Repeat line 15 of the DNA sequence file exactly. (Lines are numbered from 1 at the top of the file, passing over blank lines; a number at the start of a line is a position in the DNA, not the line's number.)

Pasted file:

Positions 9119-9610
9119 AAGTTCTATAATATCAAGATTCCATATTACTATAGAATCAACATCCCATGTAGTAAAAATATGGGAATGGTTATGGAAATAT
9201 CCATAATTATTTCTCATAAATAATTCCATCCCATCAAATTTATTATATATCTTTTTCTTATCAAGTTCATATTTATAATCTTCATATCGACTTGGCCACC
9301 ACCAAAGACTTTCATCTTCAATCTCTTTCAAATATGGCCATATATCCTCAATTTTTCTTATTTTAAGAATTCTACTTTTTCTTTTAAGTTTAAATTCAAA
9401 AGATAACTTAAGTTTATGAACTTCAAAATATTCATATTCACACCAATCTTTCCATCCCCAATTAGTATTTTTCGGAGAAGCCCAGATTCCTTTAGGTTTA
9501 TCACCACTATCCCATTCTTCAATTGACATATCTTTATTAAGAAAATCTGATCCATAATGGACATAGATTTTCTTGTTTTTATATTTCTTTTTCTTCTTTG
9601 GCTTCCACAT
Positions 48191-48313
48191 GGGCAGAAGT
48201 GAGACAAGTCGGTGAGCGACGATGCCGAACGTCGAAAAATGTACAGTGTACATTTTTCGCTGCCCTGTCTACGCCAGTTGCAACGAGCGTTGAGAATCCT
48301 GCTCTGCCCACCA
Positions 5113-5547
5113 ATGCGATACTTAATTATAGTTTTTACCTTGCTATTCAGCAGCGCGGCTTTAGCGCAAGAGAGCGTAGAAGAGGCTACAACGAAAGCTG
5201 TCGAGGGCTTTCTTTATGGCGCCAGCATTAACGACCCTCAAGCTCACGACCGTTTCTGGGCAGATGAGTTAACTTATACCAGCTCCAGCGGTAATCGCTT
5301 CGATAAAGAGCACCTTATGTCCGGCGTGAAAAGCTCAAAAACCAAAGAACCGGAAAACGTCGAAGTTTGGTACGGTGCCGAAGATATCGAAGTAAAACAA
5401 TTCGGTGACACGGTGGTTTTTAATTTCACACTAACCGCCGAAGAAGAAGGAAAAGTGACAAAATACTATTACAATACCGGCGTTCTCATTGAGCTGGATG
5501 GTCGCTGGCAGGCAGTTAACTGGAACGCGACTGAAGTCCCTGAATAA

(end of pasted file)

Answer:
5301 CGATAAAGAGCACCTTATGTCCGGCGTGAAAAGCTCAAAAACCAAAGAACCGGAAAACGTCGAAGTTTGGTACGGTGCCGAAGATATCGAAGTAAAACAA